Those who most appreciate Portland arrive here with a voracious appetite for new experiences, not just for innovative food and drink but also for both urban and rural adventures. The comparatively reasonable prices you’ll find in bars, restaurants, shops, and hotels (except during the increasingly pricey summer high season) are an added bonus. The inviting pedestrian- and bike-friendly cityscape and easy proximity to nature are Portland’s capstones. You could probably see the city’s must-see attractions in a day or two, but many visitors to this leafy metropolis bisected by the beautiful Willamette River—its 10 distinctive bridges themselves a popular draw—simply venture from one eclectic neighborhood to the next, constantly discovering delicious and delightful new diversions.

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Portland Sights

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Sellwood District

  • Neighborhood/Street

The pleasant, historic neighborhood that begins east of the Sellwood Bridge was once a separate town. Annexed by Portland in the 1890s,...

Skidmore Fountain

  • Fountain

This unusually graceful fountain, built in 1888, is the centerpiece of Ankeny Square, a plaza around which the Portland Saturday Market...

Tanner Springs Park

  • Park/Playground

Tanner Creek, which once flowed through the area, lends its name to this unusual urban wetland park, created in 2005. Today the creek...

Temple Beth Israel

  • Religious Building/Site/Shrine

The imposing sandstone, brick, and stone structure with a massive domed roof and Byzantine styling was completed in 1928, and still serves...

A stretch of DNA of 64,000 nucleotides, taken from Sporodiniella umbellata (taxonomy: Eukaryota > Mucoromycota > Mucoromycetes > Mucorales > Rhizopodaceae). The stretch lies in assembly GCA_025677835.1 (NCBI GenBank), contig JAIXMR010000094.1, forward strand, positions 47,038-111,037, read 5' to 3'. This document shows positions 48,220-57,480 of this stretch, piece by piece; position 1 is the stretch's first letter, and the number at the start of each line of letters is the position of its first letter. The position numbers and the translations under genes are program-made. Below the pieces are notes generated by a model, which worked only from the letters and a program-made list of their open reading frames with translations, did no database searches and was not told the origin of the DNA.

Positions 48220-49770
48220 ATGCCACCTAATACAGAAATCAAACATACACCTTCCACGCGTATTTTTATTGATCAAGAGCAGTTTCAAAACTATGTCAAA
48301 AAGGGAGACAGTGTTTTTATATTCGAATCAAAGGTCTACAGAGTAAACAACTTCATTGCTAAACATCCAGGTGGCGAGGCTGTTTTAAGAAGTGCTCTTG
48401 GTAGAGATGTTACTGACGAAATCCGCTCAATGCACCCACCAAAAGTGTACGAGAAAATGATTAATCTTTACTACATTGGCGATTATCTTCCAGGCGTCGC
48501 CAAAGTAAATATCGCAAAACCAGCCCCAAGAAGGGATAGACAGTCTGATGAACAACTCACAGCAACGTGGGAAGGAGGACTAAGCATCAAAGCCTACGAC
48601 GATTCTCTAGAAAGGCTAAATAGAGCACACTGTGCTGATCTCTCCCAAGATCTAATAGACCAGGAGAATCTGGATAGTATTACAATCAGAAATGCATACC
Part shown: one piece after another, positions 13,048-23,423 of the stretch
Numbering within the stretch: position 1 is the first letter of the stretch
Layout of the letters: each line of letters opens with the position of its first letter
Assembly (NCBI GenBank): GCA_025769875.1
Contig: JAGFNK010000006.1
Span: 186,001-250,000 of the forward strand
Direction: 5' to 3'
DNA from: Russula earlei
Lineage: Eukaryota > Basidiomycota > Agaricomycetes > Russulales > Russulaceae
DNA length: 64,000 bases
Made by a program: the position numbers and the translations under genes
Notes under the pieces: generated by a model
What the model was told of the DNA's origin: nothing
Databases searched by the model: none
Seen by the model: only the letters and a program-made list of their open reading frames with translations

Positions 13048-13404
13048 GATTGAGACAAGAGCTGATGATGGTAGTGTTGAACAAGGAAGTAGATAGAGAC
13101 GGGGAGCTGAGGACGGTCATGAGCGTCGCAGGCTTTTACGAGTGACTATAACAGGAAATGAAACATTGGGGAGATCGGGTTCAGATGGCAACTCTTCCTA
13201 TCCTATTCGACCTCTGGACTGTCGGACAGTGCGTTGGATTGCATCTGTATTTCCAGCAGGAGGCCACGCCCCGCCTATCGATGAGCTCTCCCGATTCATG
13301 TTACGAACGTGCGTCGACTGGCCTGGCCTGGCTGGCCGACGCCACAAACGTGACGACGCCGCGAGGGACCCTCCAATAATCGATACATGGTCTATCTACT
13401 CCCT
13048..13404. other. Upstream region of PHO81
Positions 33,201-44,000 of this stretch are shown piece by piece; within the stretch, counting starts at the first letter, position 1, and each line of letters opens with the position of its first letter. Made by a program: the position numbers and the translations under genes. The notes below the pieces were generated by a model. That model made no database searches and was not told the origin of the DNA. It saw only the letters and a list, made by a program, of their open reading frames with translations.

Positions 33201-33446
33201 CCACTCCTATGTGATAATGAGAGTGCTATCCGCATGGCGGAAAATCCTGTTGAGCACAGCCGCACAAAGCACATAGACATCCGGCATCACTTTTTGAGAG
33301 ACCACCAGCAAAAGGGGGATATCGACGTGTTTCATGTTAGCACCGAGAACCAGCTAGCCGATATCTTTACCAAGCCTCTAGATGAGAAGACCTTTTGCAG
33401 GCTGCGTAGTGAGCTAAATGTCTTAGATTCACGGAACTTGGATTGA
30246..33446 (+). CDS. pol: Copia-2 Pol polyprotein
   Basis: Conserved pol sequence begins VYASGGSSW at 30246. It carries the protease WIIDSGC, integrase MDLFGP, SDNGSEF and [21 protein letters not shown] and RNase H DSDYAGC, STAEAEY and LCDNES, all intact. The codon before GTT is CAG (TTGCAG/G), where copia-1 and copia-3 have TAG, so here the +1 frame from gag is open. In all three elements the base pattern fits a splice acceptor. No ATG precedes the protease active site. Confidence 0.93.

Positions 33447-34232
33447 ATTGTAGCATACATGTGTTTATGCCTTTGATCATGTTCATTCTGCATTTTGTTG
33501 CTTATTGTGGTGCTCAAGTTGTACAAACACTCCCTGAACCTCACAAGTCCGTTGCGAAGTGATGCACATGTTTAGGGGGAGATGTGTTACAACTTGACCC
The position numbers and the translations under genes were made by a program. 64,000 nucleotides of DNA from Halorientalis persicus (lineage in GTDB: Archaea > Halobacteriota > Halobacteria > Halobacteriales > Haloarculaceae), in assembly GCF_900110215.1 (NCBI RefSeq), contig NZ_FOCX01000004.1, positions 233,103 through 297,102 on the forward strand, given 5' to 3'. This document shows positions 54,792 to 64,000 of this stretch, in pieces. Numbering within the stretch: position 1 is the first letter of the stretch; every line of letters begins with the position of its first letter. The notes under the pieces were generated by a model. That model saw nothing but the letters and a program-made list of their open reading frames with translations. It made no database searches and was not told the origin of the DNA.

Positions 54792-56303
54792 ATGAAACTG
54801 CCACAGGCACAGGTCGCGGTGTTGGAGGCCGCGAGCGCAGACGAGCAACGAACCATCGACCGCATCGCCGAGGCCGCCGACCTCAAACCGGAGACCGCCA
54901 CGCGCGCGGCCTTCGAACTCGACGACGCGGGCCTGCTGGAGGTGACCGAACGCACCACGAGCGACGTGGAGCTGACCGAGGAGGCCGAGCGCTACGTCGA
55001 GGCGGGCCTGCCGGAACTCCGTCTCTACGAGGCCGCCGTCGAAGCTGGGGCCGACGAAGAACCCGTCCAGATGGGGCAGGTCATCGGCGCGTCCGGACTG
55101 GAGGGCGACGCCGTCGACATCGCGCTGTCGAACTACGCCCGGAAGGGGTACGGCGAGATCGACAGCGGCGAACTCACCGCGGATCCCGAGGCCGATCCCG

The Grotto

  • Religious Building/Site/Shrine

Owned by the Catholic Church, the National Sanctuary of Our Sorrowful Mother, as it's officially known, displays more than 100 statues...

Union Station

  • Transportation Site (Airport, Bus, Ferry, Train)

You can always find your way to Union Station by heading toward the huge neon "go by train" sign atop the 150-foot-tall Romanesque Revival...

Vera Katz Eastbank Esplanade

  • Promenade/Boardwalk

A stroll along this 1½-mile pedestrian and cycling path across from downtown is one of the best ways to experience the Willamette River...

West End

  • Neighborhood/Street

A formerly rough-around-the-edges section of downtown, sandwiched between the Pioneer Square area and the swanky Pearl District, this...

World Forestry Center Discovery Museum

  • Museum/Gallery

This handsomely designed, contemporary museum across from the zoo contains interactive and multimedia exhibits about forest sustainability.

Yamhill National Historic District

  • Historic District/Site

Trains glide by many examples of 19th-century cast-iron architecture on the MAX line between the Skidmore and Yamhill stations, where...